Making Murphy’s Law

This week, author Muireann ní Chíobháin and illustrator Paul Nugent tell us all about the inspiration and illustration of their picture book Murphy’s Law.

Muireann ní Chíobháin

I’m a dog person but I’ve never been lucky enough to have one of my own. I’ve never met a dog I didn’t like. I can’t walk past one without stopping to say ‘Hi’. It means a trip to the shop can take longer than it should with all the pooch stops. I can’t help myself because basically dogs are simply pawsome! I spent many years living next to Herbert Park in Dublin which afforded me the great joy of meeting all kinds of gorgeous fur friends every day.

But one day, I met a puppy like no other and our brief encounter left me with the seed for a story. Irish Wolfhounds are very big dogs, even as puppies, and their owners must be the biggest dog lovers ever because they need lots more walking than other dogs, or so I’m told. This day, I saw a girl being dragged from tree to tree, bench to bin, by a very enthusiastic young hound, whose spectacular tail was wagging all over the place. He managed to do the impossible; scare the brazen D4 pigeons into giving me and my sandwich space for once by running about excitedly and swishing his huge tail uncontrollably. Unfortunately for him, his excitement was leaving a trail of minor destruction behind him. He was accidentally trampling on newly planted shrubs, knocking over signs, chasing footballs mid-match and confiscating frisbees. His enthusiasm was a joy to watch but a job and a half for his owner to keep up with. But she never shouted or scolded the puppy, just laughed and tried to minimise the chaos. The furry whirlwind bounded over to me, pulling his owner behind him. We all chatted. He was a new puppy, full of beans: a trouble magnet with no name yet.  

‘He’s a law onto himself. Whatever can go wrong will go wrong when he’s around,’ his owner chuckled.

‘You should call him Murphy so,’ I said. The dog barked in agreement. We laughed. ‘Is that your name so?’ I asked. He barked again.

‘Must be!’ said his owner.

You couldn’t write it, or could you? We parted ways and I could swear I heard her call him Murphy in the distance as he tried to sub in as a goalie in a football game on the green. That night I jotted down the first lines of what would become Murphy’s Law about the happiest dog in Ireland who, despite being a trouble magnet, clearly made his owner the happiest dog owner ever.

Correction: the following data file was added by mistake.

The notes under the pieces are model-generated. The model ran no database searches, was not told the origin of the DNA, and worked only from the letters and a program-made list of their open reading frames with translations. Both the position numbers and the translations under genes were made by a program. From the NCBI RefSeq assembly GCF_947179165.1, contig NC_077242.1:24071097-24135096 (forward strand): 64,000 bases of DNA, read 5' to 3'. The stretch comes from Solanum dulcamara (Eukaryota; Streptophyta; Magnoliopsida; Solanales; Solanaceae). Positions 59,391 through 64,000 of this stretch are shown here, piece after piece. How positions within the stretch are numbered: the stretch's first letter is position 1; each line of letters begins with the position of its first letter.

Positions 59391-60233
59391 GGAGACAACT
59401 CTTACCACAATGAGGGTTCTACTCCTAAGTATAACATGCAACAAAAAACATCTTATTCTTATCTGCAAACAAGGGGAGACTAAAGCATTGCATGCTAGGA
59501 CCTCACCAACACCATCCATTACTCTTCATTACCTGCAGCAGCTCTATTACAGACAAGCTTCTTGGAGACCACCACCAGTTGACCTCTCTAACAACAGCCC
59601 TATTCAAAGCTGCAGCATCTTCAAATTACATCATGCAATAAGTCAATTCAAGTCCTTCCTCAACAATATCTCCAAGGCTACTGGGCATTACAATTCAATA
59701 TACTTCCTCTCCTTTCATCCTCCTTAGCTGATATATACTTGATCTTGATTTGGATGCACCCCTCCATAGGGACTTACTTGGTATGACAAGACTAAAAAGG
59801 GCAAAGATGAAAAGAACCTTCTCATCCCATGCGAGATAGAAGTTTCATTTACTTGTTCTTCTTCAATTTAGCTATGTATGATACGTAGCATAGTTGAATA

Paul Nugent

When I first read the text for Murphy’s Law, I knew it would be a lot of fun to illustrate. It already had so much of Muireann’s brilliant humour packed into it, but it also had room for me to populate it with details and my own interpretation of Murphy’s mischief. The book takes Murphy to lots of different environments, and it was a joy to think of how things could go wrong in each one!

The design for Murphy came to me almost immediately and didn’t change much from the initial concept to the finished book. The design for his human best friend, Mary, however, was a little trickier. I’ve always found non-human characters a lot easier to design for some reason. The original design had Mary rounder and more cartoonish, which contrasted a bit with Murphy’s texture, so the design evolved to mirror him more. I thought of Mary as a more dependable, less clumsy, human version of Murphy, and I think the finished design conveys this!

I tried to capture the immediate impression the text gave on first reading, so I drew quick thumbnails as I read it for the first time. Usually, these initial thumbnails get changed completely, or refined beyond recognition as the book progresses, but sometimes they manage to make the final cut. A good example of a successful first thumbnail would be the beach scene in the book. The initial thumbnail is barely comprehensible, but the composition was locked in in my mind. The scene is actually based on the view from a real beach in Cahore, County Wexford. I spent some time in Cahore while working on the book, so it’s no surprise it found its way in!

After sending in my initial roughs, the feedback from Muireann and the O’Brien Press team really expanded and improved on the ideas I got from the text. It really helped me push the humour and the level of detail, which is really important for giving a book re-readability. For me, background details are one of my favourite parts of a picture book. As well as details that don’t relate to the narrative, I hid a lot of bad luck superstitions in the background of Murphy’s Law. If you look carefully, you can find an umbrella open in the house, new shoes on the table, a black cat, spilled salt, a lone magpie, as well as several other well-known superstitions which are all contributing to Murphy’s bad luck!

One of the biggest challenges of illustrating this story was trying to convey a sense of chaos while keeping Mary and Murphy completely oblivious. To show this, I often positioned Murphy to the far right of the page with his back to the rest of the illustration, with only his pawprints suggesting that he is responsible for the mess behind him. This technique is very useful because it establishes a timeline and guides the reader’s eyes exactly where you want them, helping to make the illustration more dynamic. It also means you can add multiple separate events to a single static illustration, and I expanded on this even further in the shop illustration. This scene shows Murphy making a mess as he moves across the spread, the mess growing bigger the more you follow his footsteps from left to right. The shop keeper, much like the reader, is reacting to the mess as he follows the pawprints, suggesting he might be able to intervene if he can catch up. Unfortunately, by the time he does catch up to Murphy in the last scene, it’s far too late!

Muireann ní Chíobháin and Paul Nugent, May 2022

Murphy’s Law  is out now and available from your local bookshop or here